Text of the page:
The geopolitics surrounding the invasion of Ukraine are outside the scope of this column, but the cybersecurity ramifications are certainly fitting fodder. The challenge here is that almost everything of note that has happened in the last week has been initially linked to the conflict, but in several cases, the reported link hasn’t withstood scrutiny. We do know that the Vice Prime Minister of Ukraine put out a call on Twitter for “cyber specialists” to go after a list of Russian businesses and state agencies. Many of the sites on the list did go down for some time, the digital equivalent of tearing down a poster. In response, the largest Russian ISP stopped announcing BGP routes to some of the targeted sites, effectively ending any attacks against them from the outside.
A smattering of similar events have unfolded over the last week, like electric car charging stations in Russia refusing to charge, and displaying a political message, “GLORY TO UKRAINE”. Not all the attacks have been so trivial. Researchers at Eset have identified HermeticWiper, a bit of malware with no other purpose but to destroy data. It has been found on hundreds of high-value targets, likely causing much damage. It is likely the same malware that Microsoft has dubbed FoxBlade, and published details about their response.
In very related news, the Conti ransomware gang announced that they would retaliate against Western cyberattacks against Russia or Russian-speaking regions. Their statement is reproduced in full here.
As a response to Western warmongering and American threats to use cyber warfare against the citizens of the Russian Federation, the Conti Team is officially announcing that we will use our full capacity to deliver retaliatory measures in case the Western warmongers attempt to target critical infrastructure in Russia or any Russian-speaking region of the world. We do not ally with any government and we condemn the ongoing war. However, since the West is known to wage its wars primarily by targeting civilians, we will use our resources in order to strike back if the well being and safety of peaceful citizens will be at stake due to American cyber aggression.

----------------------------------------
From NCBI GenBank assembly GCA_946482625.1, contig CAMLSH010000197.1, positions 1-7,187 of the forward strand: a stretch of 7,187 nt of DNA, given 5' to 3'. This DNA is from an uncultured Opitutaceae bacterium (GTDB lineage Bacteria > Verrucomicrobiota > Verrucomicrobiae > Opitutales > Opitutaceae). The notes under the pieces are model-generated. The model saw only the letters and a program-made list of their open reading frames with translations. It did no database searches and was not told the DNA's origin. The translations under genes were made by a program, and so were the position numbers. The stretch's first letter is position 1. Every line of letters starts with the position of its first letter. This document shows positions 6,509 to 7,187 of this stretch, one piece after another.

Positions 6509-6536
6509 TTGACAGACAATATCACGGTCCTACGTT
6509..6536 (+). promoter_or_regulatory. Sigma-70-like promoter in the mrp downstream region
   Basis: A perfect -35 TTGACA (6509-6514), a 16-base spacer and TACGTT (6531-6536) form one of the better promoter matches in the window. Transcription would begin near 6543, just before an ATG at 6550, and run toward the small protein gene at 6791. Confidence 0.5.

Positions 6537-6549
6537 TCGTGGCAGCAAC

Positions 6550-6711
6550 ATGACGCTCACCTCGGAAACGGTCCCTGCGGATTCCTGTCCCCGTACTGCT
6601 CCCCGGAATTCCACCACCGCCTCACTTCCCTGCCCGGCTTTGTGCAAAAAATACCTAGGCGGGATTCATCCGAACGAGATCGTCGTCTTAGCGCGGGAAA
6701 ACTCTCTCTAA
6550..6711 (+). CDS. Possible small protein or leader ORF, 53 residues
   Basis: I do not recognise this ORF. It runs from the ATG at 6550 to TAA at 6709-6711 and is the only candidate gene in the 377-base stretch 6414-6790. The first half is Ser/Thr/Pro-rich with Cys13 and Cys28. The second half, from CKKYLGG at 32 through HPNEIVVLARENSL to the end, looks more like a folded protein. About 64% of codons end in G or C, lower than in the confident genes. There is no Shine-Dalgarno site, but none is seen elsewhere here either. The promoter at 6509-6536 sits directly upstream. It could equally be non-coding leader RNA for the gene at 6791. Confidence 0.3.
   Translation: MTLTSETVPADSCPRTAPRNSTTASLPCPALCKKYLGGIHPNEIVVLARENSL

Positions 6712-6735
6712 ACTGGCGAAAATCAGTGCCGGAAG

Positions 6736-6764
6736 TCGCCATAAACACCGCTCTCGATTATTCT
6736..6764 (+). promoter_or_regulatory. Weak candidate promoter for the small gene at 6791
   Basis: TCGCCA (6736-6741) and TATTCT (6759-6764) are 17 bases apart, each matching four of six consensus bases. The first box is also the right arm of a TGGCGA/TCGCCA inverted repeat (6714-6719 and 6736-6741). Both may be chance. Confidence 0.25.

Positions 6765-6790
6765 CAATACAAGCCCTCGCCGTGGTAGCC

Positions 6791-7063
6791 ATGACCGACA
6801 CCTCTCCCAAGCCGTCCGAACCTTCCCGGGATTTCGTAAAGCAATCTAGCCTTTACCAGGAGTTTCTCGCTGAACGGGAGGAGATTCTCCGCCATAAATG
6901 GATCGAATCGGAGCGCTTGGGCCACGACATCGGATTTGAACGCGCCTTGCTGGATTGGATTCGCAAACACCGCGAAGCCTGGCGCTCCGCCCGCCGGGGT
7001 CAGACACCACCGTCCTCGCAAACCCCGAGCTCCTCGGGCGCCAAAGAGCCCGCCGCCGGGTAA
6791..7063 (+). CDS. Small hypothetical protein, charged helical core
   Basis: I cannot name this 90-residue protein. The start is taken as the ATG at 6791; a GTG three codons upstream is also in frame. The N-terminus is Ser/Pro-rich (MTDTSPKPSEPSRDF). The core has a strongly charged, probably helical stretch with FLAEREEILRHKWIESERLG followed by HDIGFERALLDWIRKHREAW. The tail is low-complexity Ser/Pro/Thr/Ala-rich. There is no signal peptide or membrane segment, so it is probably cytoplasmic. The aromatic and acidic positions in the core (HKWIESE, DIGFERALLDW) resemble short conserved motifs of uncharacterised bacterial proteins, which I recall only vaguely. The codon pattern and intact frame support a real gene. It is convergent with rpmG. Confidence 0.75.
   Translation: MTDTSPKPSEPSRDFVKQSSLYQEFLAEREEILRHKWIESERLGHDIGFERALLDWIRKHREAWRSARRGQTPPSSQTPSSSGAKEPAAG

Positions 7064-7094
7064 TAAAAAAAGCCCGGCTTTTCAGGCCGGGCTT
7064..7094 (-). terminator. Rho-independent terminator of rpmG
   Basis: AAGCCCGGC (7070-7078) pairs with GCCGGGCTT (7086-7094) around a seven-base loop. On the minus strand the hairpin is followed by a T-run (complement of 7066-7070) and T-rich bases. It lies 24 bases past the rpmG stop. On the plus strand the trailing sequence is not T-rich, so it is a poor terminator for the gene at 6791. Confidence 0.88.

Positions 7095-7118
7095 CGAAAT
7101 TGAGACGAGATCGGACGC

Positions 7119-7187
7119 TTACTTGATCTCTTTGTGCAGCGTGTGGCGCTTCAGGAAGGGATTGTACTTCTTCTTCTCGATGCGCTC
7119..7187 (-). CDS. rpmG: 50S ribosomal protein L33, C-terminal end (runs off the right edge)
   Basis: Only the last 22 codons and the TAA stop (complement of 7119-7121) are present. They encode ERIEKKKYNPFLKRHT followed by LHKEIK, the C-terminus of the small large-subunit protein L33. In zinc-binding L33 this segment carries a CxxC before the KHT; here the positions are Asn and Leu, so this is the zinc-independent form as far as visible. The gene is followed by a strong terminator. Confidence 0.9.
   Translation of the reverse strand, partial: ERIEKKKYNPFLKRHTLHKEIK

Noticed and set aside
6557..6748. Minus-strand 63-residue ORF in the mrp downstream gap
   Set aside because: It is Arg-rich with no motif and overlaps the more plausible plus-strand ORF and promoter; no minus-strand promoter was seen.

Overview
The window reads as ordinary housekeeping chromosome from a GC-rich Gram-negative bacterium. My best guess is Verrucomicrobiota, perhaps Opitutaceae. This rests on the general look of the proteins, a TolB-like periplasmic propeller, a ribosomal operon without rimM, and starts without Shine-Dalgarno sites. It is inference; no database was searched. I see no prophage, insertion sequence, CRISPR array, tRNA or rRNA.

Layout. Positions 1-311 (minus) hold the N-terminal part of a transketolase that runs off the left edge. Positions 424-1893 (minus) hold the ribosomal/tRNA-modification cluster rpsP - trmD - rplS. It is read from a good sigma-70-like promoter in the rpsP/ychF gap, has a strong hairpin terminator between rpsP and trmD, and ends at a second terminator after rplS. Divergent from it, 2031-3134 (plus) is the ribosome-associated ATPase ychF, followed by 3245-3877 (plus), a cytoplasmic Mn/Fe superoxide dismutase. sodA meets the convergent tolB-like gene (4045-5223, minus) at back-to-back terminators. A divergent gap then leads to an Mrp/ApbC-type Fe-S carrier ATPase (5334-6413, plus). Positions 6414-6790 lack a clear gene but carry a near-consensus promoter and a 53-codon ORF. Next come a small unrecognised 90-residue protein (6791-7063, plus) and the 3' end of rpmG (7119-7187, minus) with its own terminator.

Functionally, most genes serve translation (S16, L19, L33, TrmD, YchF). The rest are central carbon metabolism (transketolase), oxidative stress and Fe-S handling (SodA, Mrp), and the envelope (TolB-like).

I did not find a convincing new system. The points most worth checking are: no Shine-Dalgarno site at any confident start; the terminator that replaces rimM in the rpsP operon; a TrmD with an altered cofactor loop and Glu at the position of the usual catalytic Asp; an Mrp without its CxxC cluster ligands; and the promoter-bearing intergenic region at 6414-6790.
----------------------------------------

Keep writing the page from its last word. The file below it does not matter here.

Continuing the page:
This has naturally attracted some strong criticism, most interestingly from the twitter account, @ContiLeaks. Just as the name suggests, this account is publishing internal chat logs between Conti members. There are two prevailing theories. The first is that these leaks are by a former member of Conti, a Ukranian, who takes great offense at their stated support of Russia. The other theory is reported by [KrebsOnSecurity], that this is a Ukranian security researcher, but not one that has previous affiliation with Conti. This leads to plenty of questions, like how the logs were accessed. Either way, we get quite an interesting look into the Conti infrastructure.
The Conti ransomware leaks have unveiled Conti's primary Bitcoin address.
From April 21st, 2017 – February 28th, 2022 Conti has received 65,498.197 BTC
That is 2,707,466,220.29 USD. pic.twitter.com/sUdRnkLsoo
— vx-underground (@vxunderground) February 28, 2022
A part inside look is the primary Bitcoin address used by Conti. In total, there have been 65.5 thousand bitcoins moved through that address. The current market value of that is an astounding 2.7 Billion US dollars. For further information and analysis, Krebs has been doing good work pores through the logs looking for nuggets.
And now to things that were initially thought to be related to Ukraine, but have turned out not to be. Nvidia had a major breach, and the actors responsible claim to have about a terabyte of proprietary data. This group, [Lapsus$] has made a pair of interesting demands.
The first is to unhobble cryptocurrency mining on Nvidia cards. In an attempt to keep video cards in stock so gamers can purchase them, Nvidia has opted to artificially slow their performance in mining Bitcoin and other currencies. The second demand, announced a few days later, is that Nvidia should completely open-source their GPU drivers. This demand, by the way, is essentially impossible. There is a web of patents, NDAs, and third party code tied up in a proprietary driver as complex as a GPU driver, and much of it is out of Nvidia’s hands. For reference, when AMD decided to create an open source Linux driver for their GPUs, the solution was to re-write the entire driver from scratch.